Robert Reischauer and Phil Joyce's "The Federal Line Item Veto: What Is It and What Will It Do?" (Public Administration Review, March/April 1997) is a very informative and useful piece for both researchers and practitioners. However, even though the article provides a careful explanation of the federal line-item veto, it is inadequate in providing a good framework of analysis for researchers to follow in evaluating Its effects.
One problem with evaluating the line-item veto is that it isn't necessarily one procedure or rule that is always the same in its stringency or manner of operation. There are loopholes in the legislation itself, as well as strategies that can be used by Congress to limit or circumvent the new line-item power of the president (e.g., Congress can simply change the way appropriation bills are packaged). Most importantly, Congress can choose to preempt the president's item-veto power entirely by writing an exemption clause in the legislation. These loopholes imply that the line-item veto is less a limitation on the power of Congress than a statement of self-restraint that is as good as the level of control Congress is willing to put upon itself. That level may well vary.
A second problem in evaluating the effects of the line-item veto is that it Is difficult to determine whether this veto is an independent or dependent variable. In empirical analysis, in general, when an event is going to be evaluated for its effect or impact, the researcher assumes that it Is exogenous to the system of events. In a simple sense, if the change is exogenous (i.e., its value is determined outside the system or model) Its impact on the system can be determined. On the other hand, if a change is endogenous (i.e., its value is determined inside die system) it is not scientifically appropriate to evaluate the impact of this change to the system. Instead of being an agent of change, an endogenous event or process is an object of change. In other words, the first decision a researcher has to make is whether the federal line-item veto should be considered as an independent variable (cause) or a dependent variable (effect) (Cook and Campbell, 1979).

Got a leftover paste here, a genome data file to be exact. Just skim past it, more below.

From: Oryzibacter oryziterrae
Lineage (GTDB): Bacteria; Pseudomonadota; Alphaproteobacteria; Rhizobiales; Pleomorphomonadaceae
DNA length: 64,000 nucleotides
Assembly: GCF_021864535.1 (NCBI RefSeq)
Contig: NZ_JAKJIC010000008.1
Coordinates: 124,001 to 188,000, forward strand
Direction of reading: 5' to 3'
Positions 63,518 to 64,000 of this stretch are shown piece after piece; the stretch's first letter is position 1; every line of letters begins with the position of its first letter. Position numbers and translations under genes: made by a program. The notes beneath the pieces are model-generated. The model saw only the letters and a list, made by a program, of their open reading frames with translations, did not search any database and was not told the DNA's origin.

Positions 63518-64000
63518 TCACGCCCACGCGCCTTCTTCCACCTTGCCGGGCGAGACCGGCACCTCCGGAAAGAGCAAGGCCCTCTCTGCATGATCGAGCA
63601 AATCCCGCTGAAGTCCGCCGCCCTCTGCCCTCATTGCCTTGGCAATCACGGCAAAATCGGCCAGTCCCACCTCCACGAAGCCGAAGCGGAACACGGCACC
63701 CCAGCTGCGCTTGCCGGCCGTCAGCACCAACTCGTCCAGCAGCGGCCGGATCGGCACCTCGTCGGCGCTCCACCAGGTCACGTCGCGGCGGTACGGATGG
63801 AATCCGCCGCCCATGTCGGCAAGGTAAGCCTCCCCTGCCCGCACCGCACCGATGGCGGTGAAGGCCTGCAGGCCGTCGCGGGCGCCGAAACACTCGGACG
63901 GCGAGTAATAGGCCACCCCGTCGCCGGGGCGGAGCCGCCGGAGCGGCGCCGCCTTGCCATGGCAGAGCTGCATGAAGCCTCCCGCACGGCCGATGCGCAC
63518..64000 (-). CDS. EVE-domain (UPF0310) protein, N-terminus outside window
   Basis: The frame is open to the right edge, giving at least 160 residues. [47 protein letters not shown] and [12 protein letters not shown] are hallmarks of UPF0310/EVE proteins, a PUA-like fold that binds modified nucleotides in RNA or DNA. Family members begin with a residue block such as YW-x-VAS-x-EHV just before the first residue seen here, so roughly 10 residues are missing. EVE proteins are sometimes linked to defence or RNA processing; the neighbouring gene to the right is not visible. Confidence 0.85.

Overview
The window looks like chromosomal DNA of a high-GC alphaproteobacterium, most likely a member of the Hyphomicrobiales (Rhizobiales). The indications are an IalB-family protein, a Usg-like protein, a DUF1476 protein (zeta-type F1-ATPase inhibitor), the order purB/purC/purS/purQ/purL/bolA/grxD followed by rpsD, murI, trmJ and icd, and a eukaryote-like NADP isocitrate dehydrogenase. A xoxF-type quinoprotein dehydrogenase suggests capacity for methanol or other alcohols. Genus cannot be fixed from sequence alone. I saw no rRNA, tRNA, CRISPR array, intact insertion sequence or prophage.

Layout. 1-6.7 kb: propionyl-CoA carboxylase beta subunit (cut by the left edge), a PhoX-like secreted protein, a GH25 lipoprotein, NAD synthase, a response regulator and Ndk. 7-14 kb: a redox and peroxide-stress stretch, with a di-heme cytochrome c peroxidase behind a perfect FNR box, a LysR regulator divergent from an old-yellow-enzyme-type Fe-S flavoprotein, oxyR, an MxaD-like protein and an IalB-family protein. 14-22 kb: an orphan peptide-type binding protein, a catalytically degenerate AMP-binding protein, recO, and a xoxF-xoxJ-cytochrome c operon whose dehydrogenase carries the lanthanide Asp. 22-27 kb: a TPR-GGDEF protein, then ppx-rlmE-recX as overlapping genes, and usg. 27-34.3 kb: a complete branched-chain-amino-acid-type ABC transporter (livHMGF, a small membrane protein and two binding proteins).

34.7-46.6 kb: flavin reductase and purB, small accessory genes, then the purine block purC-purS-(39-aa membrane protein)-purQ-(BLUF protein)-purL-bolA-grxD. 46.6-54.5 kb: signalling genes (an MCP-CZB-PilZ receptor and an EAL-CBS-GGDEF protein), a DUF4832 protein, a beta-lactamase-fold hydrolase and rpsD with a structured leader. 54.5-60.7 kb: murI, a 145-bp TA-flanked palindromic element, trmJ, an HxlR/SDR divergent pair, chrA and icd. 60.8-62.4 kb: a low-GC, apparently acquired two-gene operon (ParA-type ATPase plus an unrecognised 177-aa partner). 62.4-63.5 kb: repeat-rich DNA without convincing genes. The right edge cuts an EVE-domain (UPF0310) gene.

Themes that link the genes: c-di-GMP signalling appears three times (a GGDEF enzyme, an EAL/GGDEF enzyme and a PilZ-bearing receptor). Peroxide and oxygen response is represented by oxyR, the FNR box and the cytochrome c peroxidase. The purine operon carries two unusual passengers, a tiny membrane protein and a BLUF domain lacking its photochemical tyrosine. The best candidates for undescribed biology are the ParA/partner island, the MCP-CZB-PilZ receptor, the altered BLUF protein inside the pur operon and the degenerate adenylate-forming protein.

Whether a variable is independent or dependent all depends on the way a researcher sets up his or her model of analysis and the actual interaction among the events. If the line-item veto were introduced as a constitutional amendment in which there was independent interpretation from the Supreme Court and binding power on other constitutional players, especially Congress, then it would be appropriate to view the line-item veto as an exogenous change and look at its impact in the federal budgeting system. However, the current form of federal line-item veto can be redefined and modified by Congress relatively easily. It is obvious that the stringency of the federal line-item veto is determined inside the system by Congress. Therefore, it would be more appropriate to model the veto power as an endogenous change or a dependent variable.
Sorting out the exogenous and endogenous changes may change the questions one should ask in studying the subject and, most importantly, may lead to different research results and subsequent policy implications. If one treats the line-item veto power as exogenous and finds that there is a reduction in the deficit after its implementation, one may conclude that the line-item veto is a "magic bullet" for reducing the deficit. But if one views the line-item veto as endogenous (which should be the more appropriate research lens here), and there is reduction in the size of the deficit, that reduction will be interpreted as the outcome of other factors, instead of the line-item veto. Those factors may include political pressure from the public and interest groups on Congress, the political skills of the president, and changing attitutdes and power distributions inside Congress. That is, when the line-item veto is endogenous, the factors that affect it also affect the outcomes. …